• Clinical science

Infectious mononucleosis (EBV infection…)

Abstract

Infectious mononucleosis (IM), also called "mono" or the "kissing disease", is an acute condition caused by the Epstein-Barr virus (EBV). The disease is highly contagious and spreads via bodily secretions, especially saliva. Infection frequently goes unnoticed in children; mainly adolescents and young adults exhibit symptoms. Symptomatic individuals typically first experience fever, malaise, and fatigue, which is later accompanied by acute pharyngitis, tonsillitis, lymphadenopathy, and/or splenomegaly lasting up to a month. IM is also sometimes associated with a measles-like exanthem, especially in individuals who are falsely diagnosed with bacterial tonsillitis and given ampicillin or amoxicillin. To avoid misdiagnosis, suspected cases are confirmed with a heterophile antibody test (monospot test), or in some cases, positive serology. Patients exhibit lymphocytosis, often with atypical T lymphocytes on a peripheral smear. IM is treated symptomatically, as it is usually self-limiting. Although complications are rare, IM is associated with atraumatic splenic rupture due to splenomegaly and multiple malignancies (e.g., Hodgkin's lymphoma, Burkitt lymphoma).

Epidemiology

  • Approx. 90–95% of adults are EBV-seropositive worldwide.
  • Peak incidence: of symptomatic disease: 15–24 years
  • Incidence: 500/100,000 per year in the US

References:[1]

Epidemiological data refers to the US, unless otherwise specified.

Etiology

  • Pathogen: Epstein-Barr virus (EBV), also called human herpes virus 4 (HHV-4)
  • Transmission: Infectious mononucleosis is highly contagious and spreads via bodily secretions, especially saliva; → "kissing disease"

References:[1]

Pathophysiology

EBV infects B lymphocytes in mucosal epithelium (e.g., oropharynx, cervix) via the CD21 receptor; → infected B lymphocytes induce a humoral (B-cell) as well as a cellular (T-cell) immune response → an increased concentration of “atypical” lymphocytes in the bloodstream, which are CD8+ cytotoxic T cells that fight infected B lymphocytes

References:[2][3]

Clinical features

  • Incubation period: 4–8 weeks
  • Clinical course
    • Symptoms typically occur in adolescents and young adults and last for 2–4 weeks.
    • Young children are often asymptomatic.
    • Symptoms in adults ≥ 40 years are less severe than in adolescents/young adults.
    • Chronic active disease is very rare (more frequent in Asia or South America).
  • Splenomegaly (50% of cases), fever, fatigue, malaise
  • Pharyngitis and/or tonsillitis (reddened, enlarged tonsils covered in pus); palatal petechiae
  • Bilateral cervical lymphadenopathy that may become generalized and can, in severe cases, lead to airway obstruction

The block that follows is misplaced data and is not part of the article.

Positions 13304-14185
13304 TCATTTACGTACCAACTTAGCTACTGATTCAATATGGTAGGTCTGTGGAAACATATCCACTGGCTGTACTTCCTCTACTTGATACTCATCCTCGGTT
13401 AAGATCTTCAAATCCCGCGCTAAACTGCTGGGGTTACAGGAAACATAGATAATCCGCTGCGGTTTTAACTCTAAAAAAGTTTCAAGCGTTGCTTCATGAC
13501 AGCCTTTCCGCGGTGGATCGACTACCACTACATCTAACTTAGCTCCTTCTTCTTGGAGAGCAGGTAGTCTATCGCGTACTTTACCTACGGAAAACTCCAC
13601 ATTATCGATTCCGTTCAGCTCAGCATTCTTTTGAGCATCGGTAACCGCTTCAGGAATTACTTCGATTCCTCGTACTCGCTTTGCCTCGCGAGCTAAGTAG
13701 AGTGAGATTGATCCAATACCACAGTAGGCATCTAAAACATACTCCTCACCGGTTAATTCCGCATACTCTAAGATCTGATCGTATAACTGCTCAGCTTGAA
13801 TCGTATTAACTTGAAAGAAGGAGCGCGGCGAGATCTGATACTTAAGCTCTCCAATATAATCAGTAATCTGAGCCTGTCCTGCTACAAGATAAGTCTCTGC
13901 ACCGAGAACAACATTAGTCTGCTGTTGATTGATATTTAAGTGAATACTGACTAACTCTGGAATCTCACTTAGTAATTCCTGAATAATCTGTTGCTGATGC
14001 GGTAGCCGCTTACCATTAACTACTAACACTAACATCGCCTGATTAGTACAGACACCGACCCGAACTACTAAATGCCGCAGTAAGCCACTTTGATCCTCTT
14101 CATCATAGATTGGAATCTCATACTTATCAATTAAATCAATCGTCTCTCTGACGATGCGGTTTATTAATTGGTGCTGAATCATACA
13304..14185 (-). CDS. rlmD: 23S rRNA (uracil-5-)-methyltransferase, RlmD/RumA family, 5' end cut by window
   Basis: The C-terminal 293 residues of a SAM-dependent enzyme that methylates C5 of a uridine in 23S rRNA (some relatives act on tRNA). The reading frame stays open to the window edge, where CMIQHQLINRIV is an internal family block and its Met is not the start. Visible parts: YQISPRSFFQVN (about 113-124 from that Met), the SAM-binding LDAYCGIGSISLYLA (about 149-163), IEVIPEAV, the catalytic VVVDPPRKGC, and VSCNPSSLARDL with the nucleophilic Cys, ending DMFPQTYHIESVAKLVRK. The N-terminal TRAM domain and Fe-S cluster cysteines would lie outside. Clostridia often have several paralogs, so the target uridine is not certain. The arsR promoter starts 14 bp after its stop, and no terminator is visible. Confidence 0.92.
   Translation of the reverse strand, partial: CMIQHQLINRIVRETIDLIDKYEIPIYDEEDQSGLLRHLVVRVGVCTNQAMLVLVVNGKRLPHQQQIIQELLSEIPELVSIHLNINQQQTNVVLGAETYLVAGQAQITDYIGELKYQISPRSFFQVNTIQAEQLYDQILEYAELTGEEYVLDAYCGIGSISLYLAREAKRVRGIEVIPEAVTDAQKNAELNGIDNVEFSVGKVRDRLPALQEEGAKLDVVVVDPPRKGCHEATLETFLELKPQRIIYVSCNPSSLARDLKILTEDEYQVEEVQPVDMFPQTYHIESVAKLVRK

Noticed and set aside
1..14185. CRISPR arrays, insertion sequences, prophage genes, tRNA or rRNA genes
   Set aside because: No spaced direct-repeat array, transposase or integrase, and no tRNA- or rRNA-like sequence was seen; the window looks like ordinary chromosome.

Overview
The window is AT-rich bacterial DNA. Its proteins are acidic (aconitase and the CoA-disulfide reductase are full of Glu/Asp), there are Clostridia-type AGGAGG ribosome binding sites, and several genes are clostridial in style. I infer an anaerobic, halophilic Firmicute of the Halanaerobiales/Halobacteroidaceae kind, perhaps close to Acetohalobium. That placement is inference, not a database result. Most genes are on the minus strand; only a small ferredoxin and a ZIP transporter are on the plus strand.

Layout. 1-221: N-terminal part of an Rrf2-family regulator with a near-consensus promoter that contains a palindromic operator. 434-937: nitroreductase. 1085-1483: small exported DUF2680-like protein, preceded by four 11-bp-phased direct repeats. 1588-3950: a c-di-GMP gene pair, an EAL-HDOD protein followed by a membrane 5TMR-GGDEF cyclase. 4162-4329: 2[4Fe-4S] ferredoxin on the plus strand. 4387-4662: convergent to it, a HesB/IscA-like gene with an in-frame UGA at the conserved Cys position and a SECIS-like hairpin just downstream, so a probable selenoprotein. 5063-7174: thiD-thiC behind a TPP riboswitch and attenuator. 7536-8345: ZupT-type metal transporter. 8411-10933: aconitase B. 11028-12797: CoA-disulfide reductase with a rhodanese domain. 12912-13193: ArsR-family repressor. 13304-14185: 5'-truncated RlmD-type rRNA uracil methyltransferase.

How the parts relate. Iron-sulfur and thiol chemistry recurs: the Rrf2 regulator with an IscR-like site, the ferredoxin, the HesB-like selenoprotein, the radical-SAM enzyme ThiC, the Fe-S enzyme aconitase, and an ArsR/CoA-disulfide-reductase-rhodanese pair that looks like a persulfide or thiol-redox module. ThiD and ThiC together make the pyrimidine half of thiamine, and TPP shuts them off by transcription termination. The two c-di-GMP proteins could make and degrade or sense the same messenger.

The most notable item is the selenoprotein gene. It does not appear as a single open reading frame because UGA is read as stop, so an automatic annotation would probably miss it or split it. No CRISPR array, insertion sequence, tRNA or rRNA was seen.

• Abdominal pain
  • Possibly hepatomegaly and jaundice
  • Maculopapular rash; (similar to measles): caused by the infection itself in about 5% of cases, but is generally associated with the administration of aminopenicillin (e.g., ampicillin or amoxicillin)

Splenomegaly can lead to a potentially life-threatening splenic rupture!

References:[3][4][5][6][7][8]

Diagnostics

Clinical suspicion of IM is confirmed via antibody testing.

Serology Past infection Primary infection
anti-VCA IgM negative positive
anti-VCA IgG positive positive
Anti-EBNA-1 IgG positive negative

References: [3][5]

Pathology

Histopathology of lymph nodes

  • Reactive follicular hyperplasia due to increased activation of B lymphocytes
  • Paracortical expansion through numerous, large immunoblasts (B and T cells), later expanding throughout the entire node
  • Atypical Reed-Sternberg-like cells may be observed, which is why the disease is sometimes mistaken for Hodgkin's disease.

References:[9][10][11][12]

Differential diagnoses

References:[3][13]

The differential diagnoses listed here are not exhaustive.

Treatment

Symptomatic therapy

  • Avoid physical activity that may trigger splenic rupture (e.g., contact sports) for at least 3 weeks after the onset of symptoms.
  • Fluids (IV administration if necessary)
  • Analgesics/antipyretics (e.g., acetaminophen)
  • Steroids are not recommended for routine use but may be considered in complicated cases.

Tonsillitis is an important differential diagnosis that is often treated with aminopenicillins (e.g., ampicillin). However, if given to a patient with IM, the patient often develops a macular erythematous rash after 5–9 days!

References:[5]

Complications

Immunocompromised patients are more prone to complications.

Nervous system
Hematological system

Other organs

Associated malignancies

References:[5][14][15]

We list the most important complications. The selection is not exhaustive.